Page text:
FCC moves toward 'historic' spectrum sharing plan

Commissioners vote to open up 3.5GHz spectrum band to commercial use in the coming years

The U.S. Federal Communications Commission has approved what some commissioners called a "historic" plan to allow private mobile broadband services to share spectrum with incumbent military users.

The FCC voted Friday to approve its so-called Citizens Broadband Radio Service (CBRS) plan to open up wireless frequencies from 3550MHz to 3700MHz to new users, including new devices that could use the spectrum like current devices use Wi-Fi.

Commercial access to the spectrum may still be years away, and the FCC has several sticky issues it needs to resolve, including questions about the best ways to limit inference between users in the band. But with little new spectrum available to satisfy skyrocketing demand for mobile data services, some commissioners hailed the spectrum-sharing plan as a new model for dealing with a spectrum shortage.

"Since they don't make spectrum anymore, and since spectrum is the pathway of the 21st century, we have to figure out how we're going to live with a fixed amount," FCC Chairman Tom Wheeler said. "Clearly, sharing is key to that."

With the CBRS proposal, the commission abandons "the tired notion" that it must choose between licensed and unlicensed spectrum, added Commissioner Jessica Rosenworcel.

"This is a paradigm shift that paves the way for new services, new technologies and more mobile broadband," she said. "This is big."

The 3.5GHz band is now used mostly by Army and Navy radar systems and satellite equipment. Under the CBRS plan, those incumbent users would share the band with unlicensed users who would gain access by buying an authorized mobile device. The agency also plans to auction short-term licenses to wireless service providers, who would have some protection from interference by the unlicensed users.

Three of the five FCC members expressed some concerns about the proposal, saying the agency has more work to do. In addition to approving the proposal, the FCC voted to open up a new round of public comment to address some continued questions.

The plan allows the U.S. Department of Defense to wall off areas covering about 40 percent of the nation's population into exclusion zones where other users aren't allowed, said Commissioner Ajit Pai. That's more geographic exclusion than is ideal for new services to flourish, he said.

One major question is whether technologies will develop that can manage the "dynamic interference scenarios" that are likely to pop up, Pai added. "It remains to be seen whether we can turn today's spectrum theory into a working reality," he said.

Grant Gross covers technology and telecom policy in the U.S. government for The IDG News Service. Follow Grant on Twitter at GrantGross. Grant's email address is grant_gross@idg.com.

Join the newsletter!

Error: Please check your email address.
Rocket to Success - Your 10 Tips for Smarter ERP System Selection

Tags governmentmobileregulationtelecommunication4gU.S. Federal Communications CommissionU.S. Department of DefenseTom WheelerAjit PaiJessica Rosenworcel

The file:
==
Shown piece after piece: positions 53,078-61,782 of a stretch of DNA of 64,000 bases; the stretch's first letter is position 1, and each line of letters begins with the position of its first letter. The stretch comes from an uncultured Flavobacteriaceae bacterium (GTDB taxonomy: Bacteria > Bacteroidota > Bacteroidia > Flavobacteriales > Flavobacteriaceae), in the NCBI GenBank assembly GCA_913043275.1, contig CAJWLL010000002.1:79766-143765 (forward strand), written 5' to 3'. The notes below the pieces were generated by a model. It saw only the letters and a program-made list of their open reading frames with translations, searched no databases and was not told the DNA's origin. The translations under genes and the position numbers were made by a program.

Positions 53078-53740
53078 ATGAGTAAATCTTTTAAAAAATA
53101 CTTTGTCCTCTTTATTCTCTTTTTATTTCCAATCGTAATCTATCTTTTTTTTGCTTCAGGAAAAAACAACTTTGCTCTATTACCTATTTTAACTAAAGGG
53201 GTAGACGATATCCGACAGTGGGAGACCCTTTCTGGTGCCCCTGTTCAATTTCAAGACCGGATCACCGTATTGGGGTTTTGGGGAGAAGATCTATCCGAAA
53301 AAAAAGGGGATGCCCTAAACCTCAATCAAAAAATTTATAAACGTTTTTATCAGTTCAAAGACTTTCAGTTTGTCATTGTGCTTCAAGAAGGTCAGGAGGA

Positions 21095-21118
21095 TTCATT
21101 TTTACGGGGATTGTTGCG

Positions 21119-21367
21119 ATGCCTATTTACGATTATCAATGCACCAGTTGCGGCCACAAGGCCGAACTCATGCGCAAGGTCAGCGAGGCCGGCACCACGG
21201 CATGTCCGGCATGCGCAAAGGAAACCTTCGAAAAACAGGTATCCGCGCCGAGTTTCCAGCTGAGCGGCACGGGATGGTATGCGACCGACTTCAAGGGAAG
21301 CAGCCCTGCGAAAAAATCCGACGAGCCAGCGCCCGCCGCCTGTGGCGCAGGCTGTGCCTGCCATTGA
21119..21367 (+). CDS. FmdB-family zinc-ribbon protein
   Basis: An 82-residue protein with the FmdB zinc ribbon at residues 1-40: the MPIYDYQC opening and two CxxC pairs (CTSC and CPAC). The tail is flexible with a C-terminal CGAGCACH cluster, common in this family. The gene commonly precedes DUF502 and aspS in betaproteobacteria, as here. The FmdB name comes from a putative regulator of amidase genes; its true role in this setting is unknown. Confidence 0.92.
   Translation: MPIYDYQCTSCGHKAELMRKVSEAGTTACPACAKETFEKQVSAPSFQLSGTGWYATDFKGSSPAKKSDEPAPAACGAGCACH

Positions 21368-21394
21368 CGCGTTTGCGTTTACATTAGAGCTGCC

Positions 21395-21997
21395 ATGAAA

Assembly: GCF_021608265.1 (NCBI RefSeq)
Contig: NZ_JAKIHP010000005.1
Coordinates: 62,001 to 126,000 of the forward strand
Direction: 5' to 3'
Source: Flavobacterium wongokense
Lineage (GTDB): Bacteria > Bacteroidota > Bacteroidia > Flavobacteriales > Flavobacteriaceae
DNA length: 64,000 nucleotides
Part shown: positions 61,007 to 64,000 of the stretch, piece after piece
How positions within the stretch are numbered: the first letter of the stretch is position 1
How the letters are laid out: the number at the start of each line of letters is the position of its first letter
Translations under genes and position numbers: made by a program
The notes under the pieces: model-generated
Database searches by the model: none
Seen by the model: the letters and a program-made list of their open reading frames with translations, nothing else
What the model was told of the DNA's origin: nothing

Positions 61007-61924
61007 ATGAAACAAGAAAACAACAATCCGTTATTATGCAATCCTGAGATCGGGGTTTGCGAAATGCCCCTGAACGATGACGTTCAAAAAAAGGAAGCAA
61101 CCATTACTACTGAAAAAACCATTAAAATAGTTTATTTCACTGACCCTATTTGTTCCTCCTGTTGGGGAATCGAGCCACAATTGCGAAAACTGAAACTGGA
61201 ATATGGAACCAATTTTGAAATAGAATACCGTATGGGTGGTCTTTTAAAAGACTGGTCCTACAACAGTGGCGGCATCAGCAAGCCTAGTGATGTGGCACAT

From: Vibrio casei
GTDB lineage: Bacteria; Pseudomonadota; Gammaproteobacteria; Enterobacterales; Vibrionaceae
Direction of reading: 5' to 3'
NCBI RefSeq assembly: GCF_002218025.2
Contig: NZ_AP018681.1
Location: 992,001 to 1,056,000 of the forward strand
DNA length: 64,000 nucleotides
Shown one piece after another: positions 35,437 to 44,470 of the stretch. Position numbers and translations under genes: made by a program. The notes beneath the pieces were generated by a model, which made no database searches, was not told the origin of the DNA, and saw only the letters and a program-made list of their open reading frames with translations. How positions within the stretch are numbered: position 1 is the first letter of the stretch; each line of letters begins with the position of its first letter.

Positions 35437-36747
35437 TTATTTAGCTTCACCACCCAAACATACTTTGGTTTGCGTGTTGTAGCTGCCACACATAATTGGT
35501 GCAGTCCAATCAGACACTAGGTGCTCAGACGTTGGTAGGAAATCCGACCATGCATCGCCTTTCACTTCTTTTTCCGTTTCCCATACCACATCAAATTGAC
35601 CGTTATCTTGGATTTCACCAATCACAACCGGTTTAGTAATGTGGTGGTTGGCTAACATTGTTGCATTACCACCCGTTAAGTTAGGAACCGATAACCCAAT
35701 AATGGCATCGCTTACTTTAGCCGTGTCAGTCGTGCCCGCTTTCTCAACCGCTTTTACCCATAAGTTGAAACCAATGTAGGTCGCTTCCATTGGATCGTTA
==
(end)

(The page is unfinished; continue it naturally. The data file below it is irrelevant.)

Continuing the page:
Keep up with the latest tech news, reviews and previews by subscribing to the Good Gear Guide newsletter.

Grant Gross

IDG News Service
Show Comments

Cool Tech

Breitling Superocean Heritage Chronographe 44

Learn more >

SanDisk MicroSDXC™ for Nintendo® Switch™

Learn more >

Toys for Boys

Family Friendly

Panasonic 4K UHD Blu-Ray Player and Full HD Recorder with Netflix - UBT1GL-K

Learn more >

Stocking Stuffer

Razer DeathAdder Expert Ergonomic Gaming Mouse

Learn more >

Christmas Gift Guide

Click for more ›

Most Popular Reviews

Latest Articles

Resources

PCW Evaluation Team

Edwina Hargreaves

WD My Cloud Home

I would recommend this device for families and small businesses who want one safe place to store all their important digital content and a way to easily share it with friends, family, business partners, or customers.

Walid Mikhael

Brother QL-820NWB Professional Label Printer

It’s easy to set up, it’s compact and quiet when printing and to top if off, the print quality is excellent. This is hands down the best printer I’ve used for printing labels.

Ben Ramsden

Sharp PN-40TC1 Huddle Board

Brainstorming, innovation, problem solving, and negotiation have all become much more productive and valuable if people can easily collaborate in real time with minimal friction.

Sarah Ieroianni

Brother QL-820NWB Professional Label Printer

The print quality also does not disappoint, it’s clear, bold, doesn’t smudge and the text is perfectly sized.

Ratchada Dunn

Sharp PN-40TC1 Huddle Board

The Huddle Board’s built in program; Sharp Touch Viewing software allows us to easily manipulate and edit our documents (jpegs and PDFs) all at the same time on the dashboard.

George Khoury

Sharp PN-40TC1 Huddle Board

The biggest perks for me would be that it comes with easy to use and comprehensive programs that make the collaboration process a whole lot more intuitive and organic

Featured Content

Product Launch Showcase

Latest Jobs

Don’t have an account? Sign up here

Don't have an account? Sign up now

Forgot password?